Be Afraid! The Edgar Awards for Mysteries

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Oh, the thrills!  Oh, the chills! It’s time for the Mystery Writers of America’s Edgar® awards honoring the best in mystery fiction and nonfiction produced the previous year. The awards began in 1954 and are named in honor of Edgar Allan Poe. All books, short stories, television shows, and films in the mystery, crime, suspense, and intrigue fields are eligible for Edgar® Awards in their respective category if they were published or produced for the first time in the U.S. during this calendar year.

Here are the spell-binding books that took home this year’s top prize:

Best Novel:

The Lock Artist

By Steve Hamilton

Mike Smith is a “boxman.” He can open any safe, padlock, or locked door without a combination or a key–a talent that lands him in prison at the age of eighteen. He spends his time writing down the story of his life because that’s the only way he can share it. He hasn’t spoken in ten years. Not a single word since the tragic day he became known as the “Miracle Boy.”

Best First Novel by an American Author:

Rogue Island

By Bruce DeSilva

Born and raised in the Mount Hope section of Providence, Rhode Island, journalist Liam Mulligan won’t simply report on the rash of arsons killing lifelong friends and loved ones in his old neighborhood. He wants to know more and launches an investigation, discovering a heavy-handed plot to own Mount Hope in order to redevelop it. Along the way, he’s threatened, beaten, arrested on suspicion of arson and murder, suspended from his newspaper, and targeted with a Mob contract on his life. Mulligan must turn to some unlikely allies to save his tired old neighborhood and secure justice.

Best Paperback Original:

Long Time Coming

By Robert Goddard

An ill-gotten family fortune culled from Congolese diamond mines, a forged Picasso, and a hellish Irish prison form the nexus of this eccentric thriller. There are two narrators: the first, speaking of events in 1976, is Stephen Swan, a geologist who has long worked in the booming Texas oil fields. On his return to England, he finds that an uncle, who he was told had lost his life during the Blitz, is alive but not well, having been just released from an extended stay in an Irish prison under suspicion of spying.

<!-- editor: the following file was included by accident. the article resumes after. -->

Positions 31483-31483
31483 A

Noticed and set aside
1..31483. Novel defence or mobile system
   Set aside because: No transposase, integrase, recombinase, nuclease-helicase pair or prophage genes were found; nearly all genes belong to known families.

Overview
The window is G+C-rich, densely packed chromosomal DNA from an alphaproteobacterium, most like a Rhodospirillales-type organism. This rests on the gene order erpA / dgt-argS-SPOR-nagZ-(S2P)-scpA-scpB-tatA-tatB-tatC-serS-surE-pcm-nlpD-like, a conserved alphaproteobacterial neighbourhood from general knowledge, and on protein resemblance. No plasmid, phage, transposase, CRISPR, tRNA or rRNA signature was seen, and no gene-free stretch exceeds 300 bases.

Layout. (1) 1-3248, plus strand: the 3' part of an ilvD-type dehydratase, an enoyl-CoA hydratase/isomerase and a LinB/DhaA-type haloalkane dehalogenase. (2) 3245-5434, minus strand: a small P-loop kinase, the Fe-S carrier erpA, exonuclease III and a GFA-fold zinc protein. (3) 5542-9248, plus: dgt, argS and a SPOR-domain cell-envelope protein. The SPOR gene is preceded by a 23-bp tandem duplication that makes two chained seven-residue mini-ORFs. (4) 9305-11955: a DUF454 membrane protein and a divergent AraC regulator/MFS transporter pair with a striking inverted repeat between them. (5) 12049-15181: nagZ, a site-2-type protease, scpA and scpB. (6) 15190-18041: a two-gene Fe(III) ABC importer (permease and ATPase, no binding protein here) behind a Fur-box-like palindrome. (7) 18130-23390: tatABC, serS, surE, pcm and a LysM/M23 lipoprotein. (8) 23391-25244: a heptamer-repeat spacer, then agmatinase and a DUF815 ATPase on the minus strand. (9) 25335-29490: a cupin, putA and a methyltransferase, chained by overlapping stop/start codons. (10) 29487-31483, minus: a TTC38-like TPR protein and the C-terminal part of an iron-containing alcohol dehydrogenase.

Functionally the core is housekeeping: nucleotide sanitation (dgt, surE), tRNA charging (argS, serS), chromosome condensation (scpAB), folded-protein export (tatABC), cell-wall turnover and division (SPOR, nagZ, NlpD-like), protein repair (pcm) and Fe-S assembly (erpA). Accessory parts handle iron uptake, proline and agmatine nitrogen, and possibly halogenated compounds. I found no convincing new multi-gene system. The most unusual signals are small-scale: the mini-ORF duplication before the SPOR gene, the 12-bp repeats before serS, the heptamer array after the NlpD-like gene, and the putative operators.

Best Fact Crime:

Scoreboard, Baby

by Ken Armstrong and Nick Perry

A riveting but sordid tale of the University of Washington’s 2000 football squad, which included at least 24 players arrested or charged with crimes during their years at the university, crimes for which they did little or no time. Complicit were university officials, team coaches, local police and prosecutors, members of the media, even victims, all in the name of sustaining a winning program.

Best Critical/Biographical Work:

Charlie Chan: The Untold Story of the Honorable Detective and his Rendezvous with American History

by Yunte Huang

The Charlie Chan we know from the movies (played by Swedish actor Warner Oland) had two strands to his DNA: E. D. Biggers’ immensely popular Charlie Chan novels and the actual man on whom Biggers based his tales. The model for Biggers’ canny Honolulu detective was Chang Apana, who rose from Hawaiian paniolo (cowboy) in the 1890s to Humane Society officer to Honolulu cop and detective in the early twentieth century. Chang’s beat concentrated on the notorious gambling dens, scenes and seeds of drugs and violence in the labyrinth of Honolulu’s Chinatown.

Best Young Adult:

The Interrogation of Gabriel James

By Charlie Price

As a witness to a double murder, Gabriel James is the key to helping the police understand who is responsible for potential hate crimes, numerous counts of animal cruelty, arson, drug transactions, and even potential child abuse. Through the police interview and several flashbacks, Gabriel shares his story of how just wanting to fit in and, maybe, find a girlfriend, lead him to find out more about his town and eventually, himself, than he ever really wanted to know.

Best Juvenile

The Buddy Files: The Case of the Lost Boy

By Dori Hillestad Butler

This first installment in a new trilogy for early readers introduces a dog whose first family went away and never returned. Buddy ended up in the pound, where he was adopted by a boy, Connor, and his mom, who coincidently live in his old neighborhood. Buddy, who enjoyed sleuthing with his original owner, is now trying to solve the mystery of his missing family, a mission he will pursue throughout the series. First, though, he has an immediate problem to solve: Connor has disappeared.

The The 2011 Edgar Banquet was held in New York City on April 28 at the Grand Hyatt Hotel. For a complete list of all of this years nominees and to read up on more of the awards ceremony, check out the Edgar Awards Website.

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